There are a few potential downsides to Court of Cunning though. In terms of deck building space, this card is fighting both Klothys and Sylvan Library for the role of being a grindy matchup trump card. My concern here is that Court is a 3 cmc effect that can be mitigated by Pyroblast. In these matchups,the green threats sidestep this dynamic so there’s definitely an opportunity cost if you choose to be more blue threat heavy. Also, it can’t be understated that when comparing Court to Sylvan Library, the difference between two and three mana is huge, especially when considering play/draw dynamics. Additionally, with a lot of the fair decks utilizing their graveyards in some beneficial way via Dreadhorde Arcanist, Uro, Mystic Sanctuary etc., I think there will be a growing need for cards like Nihil Spellbomb, Soul-Guide Lantern, and Relic of Progenitus in fair mirrors to mitigate the risk of accidentally milling your opponent into one of their graveyard-focused threats.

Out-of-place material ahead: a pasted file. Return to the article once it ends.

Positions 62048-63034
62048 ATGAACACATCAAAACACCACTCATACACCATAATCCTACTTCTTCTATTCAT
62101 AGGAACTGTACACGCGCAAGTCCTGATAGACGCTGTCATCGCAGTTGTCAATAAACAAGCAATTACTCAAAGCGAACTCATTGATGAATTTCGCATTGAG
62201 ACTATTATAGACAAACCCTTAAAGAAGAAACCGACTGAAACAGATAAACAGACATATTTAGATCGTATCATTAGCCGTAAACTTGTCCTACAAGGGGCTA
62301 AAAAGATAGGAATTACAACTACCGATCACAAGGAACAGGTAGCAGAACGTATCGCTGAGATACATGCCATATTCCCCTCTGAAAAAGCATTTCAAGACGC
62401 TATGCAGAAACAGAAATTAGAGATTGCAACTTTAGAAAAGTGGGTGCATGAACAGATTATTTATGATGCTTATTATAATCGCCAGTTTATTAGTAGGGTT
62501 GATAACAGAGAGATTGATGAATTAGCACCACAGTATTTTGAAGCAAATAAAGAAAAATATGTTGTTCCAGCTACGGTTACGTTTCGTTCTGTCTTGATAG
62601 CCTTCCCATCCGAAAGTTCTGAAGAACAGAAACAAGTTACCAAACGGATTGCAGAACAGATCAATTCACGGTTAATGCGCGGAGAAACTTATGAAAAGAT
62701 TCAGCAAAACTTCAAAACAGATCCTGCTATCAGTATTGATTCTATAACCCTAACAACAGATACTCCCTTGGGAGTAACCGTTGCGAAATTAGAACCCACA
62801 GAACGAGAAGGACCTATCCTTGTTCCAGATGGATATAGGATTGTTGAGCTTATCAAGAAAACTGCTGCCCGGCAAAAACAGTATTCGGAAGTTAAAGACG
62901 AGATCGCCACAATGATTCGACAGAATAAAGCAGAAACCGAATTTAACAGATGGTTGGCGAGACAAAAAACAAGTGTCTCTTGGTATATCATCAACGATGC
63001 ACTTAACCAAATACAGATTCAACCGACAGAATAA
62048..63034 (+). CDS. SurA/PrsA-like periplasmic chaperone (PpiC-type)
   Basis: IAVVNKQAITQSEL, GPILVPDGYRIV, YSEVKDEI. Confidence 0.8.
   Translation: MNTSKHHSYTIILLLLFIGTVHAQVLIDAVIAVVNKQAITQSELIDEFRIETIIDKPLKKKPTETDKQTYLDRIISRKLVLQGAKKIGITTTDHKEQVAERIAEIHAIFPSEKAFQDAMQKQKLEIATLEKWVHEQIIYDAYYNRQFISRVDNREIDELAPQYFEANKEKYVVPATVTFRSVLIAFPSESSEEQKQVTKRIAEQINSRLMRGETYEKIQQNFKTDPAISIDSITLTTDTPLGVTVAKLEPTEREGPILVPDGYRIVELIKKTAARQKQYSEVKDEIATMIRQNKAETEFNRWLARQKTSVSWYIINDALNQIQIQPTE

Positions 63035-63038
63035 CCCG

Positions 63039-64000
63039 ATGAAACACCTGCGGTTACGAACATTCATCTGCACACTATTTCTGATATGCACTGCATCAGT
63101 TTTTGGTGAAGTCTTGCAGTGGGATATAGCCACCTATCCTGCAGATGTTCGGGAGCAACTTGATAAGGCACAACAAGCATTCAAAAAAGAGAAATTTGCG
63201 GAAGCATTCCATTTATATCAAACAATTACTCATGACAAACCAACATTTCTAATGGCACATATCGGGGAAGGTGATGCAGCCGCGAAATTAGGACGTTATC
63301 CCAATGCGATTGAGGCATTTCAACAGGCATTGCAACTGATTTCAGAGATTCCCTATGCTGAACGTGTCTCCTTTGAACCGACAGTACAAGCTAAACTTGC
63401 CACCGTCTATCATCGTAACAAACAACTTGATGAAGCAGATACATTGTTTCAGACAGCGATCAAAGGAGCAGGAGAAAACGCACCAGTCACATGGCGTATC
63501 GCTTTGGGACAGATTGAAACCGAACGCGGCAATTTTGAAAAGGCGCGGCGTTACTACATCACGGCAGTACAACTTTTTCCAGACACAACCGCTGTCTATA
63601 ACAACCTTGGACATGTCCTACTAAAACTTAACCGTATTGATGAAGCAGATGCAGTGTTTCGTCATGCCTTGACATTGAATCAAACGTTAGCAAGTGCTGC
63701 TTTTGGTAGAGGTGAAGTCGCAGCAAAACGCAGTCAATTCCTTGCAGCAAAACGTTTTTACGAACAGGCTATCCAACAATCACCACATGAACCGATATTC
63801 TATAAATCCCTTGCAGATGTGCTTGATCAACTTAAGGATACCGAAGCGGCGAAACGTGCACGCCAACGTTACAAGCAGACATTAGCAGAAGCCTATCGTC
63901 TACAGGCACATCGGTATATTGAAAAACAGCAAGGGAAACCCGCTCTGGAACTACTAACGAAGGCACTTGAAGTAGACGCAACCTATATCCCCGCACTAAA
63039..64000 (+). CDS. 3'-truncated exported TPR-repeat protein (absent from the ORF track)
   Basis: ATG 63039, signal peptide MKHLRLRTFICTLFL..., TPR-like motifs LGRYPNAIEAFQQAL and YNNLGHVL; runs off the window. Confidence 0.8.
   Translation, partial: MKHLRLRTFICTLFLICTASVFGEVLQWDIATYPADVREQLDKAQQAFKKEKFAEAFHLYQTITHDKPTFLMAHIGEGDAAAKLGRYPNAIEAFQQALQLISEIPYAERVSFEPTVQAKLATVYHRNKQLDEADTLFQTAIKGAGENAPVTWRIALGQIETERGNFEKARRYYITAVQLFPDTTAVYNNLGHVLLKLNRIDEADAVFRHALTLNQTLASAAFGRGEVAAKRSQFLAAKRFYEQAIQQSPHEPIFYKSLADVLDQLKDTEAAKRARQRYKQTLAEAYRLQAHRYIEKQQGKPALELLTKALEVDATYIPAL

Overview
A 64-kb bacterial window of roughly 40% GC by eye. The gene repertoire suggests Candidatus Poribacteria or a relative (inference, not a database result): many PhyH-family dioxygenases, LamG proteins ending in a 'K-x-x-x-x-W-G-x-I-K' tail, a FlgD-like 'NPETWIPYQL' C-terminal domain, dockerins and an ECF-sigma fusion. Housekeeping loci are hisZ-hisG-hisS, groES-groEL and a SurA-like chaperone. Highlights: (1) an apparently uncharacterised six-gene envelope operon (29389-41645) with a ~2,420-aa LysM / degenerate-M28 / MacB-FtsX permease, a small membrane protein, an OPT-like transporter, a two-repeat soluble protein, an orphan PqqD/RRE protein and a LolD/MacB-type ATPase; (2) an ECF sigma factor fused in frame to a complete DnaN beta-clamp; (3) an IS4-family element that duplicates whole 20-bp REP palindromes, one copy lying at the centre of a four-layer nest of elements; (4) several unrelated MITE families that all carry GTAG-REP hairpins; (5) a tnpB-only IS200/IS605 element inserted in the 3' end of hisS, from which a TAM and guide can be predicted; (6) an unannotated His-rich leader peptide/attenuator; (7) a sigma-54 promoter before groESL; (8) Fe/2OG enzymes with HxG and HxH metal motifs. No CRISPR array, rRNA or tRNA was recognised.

Outside of the control shells this seems like an excellent sideboard option for both Delver and Infect shells as a sideboard option to gain an edge in card advantage centered matchups.